Romeo and/or Juliet comes out on June 7th, so I’m super excited for that, and sharing some sneak peeks at the book and its art at romeoandorjuliet.com.  Beyond that I’m writing The Unbeatable Squirrel Girl for Marvel, and I’ve got a couple SECRET PROJECTS that haven’t been announced yet.  But they are very secret and very exciting!

What’s currently on your nightstand?

I’ve been on this long kick of People Dying In Lonely Places (I don’t know why; it’s not connected to anything I’m writing) so I’ve recently finished Earnest Shakleton’s  “South”, which is his story about the ill-fated Endurance expedition to the south pole.  You know what’s crazy?  He passes everything off like it’s NO BIG DEAL.  Like, their boat gets crushed by the ice, and part of me was wondering if this was the plan all along because he’s so matter-of-fact about it.  Only when they shot all the dogs was it super clear that things weren’t going according to plan.  Anyway, it’s fun!  Unconnected to that, I’ve also just recently finished Ta-Nehisi Coates’s “Between the World and Me” and enjoyed that as well: he’s got this beautiful, evocative voice.

In terms of more YA lit, I read Roller Girl by Victoria Jamieson and loved it.  I ended up sending my copy to my friend who just recently opened a derby store because I thought she should stock it there.  It’s this really compelling story about friendship and how friendships change, all told through the lens of the toughest sport.  Loved it!

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CHILDREN’S BOOK WEEK CELEBRATES KIDS COMICS!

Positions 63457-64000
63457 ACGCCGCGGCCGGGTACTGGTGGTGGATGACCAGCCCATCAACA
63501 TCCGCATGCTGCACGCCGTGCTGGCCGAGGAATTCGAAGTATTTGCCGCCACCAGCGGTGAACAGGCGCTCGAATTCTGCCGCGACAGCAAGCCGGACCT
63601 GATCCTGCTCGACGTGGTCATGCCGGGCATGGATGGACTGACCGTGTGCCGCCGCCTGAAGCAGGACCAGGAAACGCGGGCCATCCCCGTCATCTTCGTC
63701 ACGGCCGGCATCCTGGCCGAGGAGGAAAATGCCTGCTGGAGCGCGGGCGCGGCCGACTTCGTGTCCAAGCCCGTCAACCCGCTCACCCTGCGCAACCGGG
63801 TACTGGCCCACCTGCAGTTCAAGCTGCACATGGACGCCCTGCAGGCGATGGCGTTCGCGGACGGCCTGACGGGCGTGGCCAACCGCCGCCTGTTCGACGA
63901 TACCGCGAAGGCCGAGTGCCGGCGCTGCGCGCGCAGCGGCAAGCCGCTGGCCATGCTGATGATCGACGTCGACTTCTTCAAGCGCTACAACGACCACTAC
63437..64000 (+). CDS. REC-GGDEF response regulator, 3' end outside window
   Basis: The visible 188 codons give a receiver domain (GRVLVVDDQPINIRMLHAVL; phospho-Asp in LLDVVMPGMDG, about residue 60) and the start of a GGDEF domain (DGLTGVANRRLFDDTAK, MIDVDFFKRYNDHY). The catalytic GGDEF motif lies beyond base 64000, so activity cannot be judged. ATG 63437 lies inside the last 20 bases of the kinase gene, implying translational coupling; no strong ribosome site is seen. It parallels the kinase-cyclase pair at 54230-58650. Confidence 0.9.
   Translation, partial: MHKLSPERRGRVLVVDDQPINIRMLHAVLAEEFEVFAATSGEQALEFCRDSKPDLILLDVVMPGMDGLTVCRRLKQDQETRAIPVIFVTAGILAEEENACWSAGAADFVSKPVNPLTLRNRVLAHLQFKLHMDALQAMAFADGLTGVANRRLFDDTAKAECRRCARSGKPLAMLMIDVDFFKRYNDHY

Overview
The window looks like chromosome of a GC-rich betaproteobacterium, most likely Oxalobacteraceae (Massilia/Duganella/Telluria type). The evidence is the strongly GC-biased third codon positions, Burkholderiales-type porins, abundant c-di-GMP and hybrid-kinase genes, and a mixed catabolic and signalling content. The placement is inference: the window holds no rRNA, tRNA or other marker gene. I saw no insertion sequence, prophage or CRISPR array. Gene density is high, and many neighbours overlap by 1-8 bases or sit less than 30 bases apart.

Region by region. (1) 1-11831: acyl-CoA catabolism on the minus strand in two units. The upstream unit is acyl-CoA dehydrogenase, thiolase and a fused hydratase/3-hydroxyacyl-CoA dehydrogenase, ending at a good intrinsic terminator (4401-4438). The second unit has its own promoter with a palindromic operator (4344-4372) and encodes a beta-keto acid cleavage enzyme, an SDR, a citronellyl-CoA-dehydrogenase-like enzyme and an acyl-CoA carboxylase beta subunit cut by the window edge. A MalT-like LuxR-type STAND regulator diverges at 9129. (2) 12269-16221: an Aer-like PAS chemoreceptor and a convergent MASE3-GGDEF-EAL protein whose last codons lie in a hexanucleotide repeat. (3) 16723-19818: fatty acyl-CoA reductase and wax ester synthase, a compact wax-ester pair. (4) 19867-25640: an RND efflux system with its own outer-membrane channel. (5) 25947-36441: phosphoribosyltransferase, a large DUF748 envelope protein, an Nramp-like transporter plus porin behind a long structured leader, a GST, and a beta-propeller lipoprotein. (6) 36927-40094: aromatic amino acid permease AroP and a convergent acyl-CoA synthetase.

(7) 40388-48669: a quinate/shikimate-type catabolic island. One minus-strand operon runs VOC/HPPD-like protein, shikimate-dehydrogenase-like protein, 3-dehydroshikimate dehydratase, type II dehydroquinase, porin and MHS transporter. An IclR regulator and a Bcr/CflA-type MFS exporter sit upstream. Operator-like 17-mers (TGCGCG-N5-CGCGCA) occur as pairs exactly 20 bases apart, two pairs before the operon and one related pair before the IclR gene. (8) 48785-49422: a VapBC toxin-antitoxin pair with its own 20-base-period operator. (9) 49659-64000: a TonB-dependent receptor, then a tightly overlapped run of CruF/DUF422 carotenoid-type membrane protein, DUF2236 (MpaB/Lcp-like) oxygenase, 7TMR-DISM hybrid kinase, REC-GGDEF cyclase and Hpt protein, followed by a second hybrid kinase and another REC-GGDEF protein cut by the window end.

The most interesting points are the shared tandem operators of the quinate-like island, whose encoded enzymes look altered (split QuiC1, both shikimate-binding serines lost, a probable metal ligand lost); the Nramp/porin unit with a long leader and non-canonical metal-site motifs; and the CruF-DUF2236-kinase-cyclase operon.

It’s Children’s Book Week – where we celebrate how amazing books for kids and teenagers are!  We’re delighted to be celebrating the awesomeness of kids comics this week with a blog tour that features a star-studded line-up of graphic novelists, talking about the creative process, their inspiration, and the books they love.  Follow along throughout the week to see some of your favorite comics creators – and meet new ones, too!

Monday, May 2ndForever YA featuring Gene Luen Yang

Monday, May 2nd  – Read Write Love featuring Lucas Turnbloom

Monday, May 2ndKid Lit Frenzy featuring Kory Merritt

Tuesday, May 3rdSharp Read featuring Ryan North

Tuesday, May 3rdTeen Lit Rocks featuring MK Reed

Wednesday, May 4thLove is Not a Triangle featuring Chris Schweizer

Wednesday, May 4thSLJ Good Comics for Kids featuring Victoria Jamieson

Thursday, May 5thThe Book Wars featuring Judd Winick

Thursday, May 5thSLJ Fuse #8 featuring Eric Colossal

Friday, May 6thSLJ Scope Notes featuring Nathan Hale

Friday, May 6thThe Book Rat featuring Faith Erin Hicks

Saturday, May 7thYA Bibliophile featuring Mike Maihack

Saturday, May 7thSupernatural Snark featuring Sam Bosma

Sunday, May 8thCharlotte’s Library featuring Maris Wicks

Sunday, May 8thThe Roarbots featuring Raina Telgemeier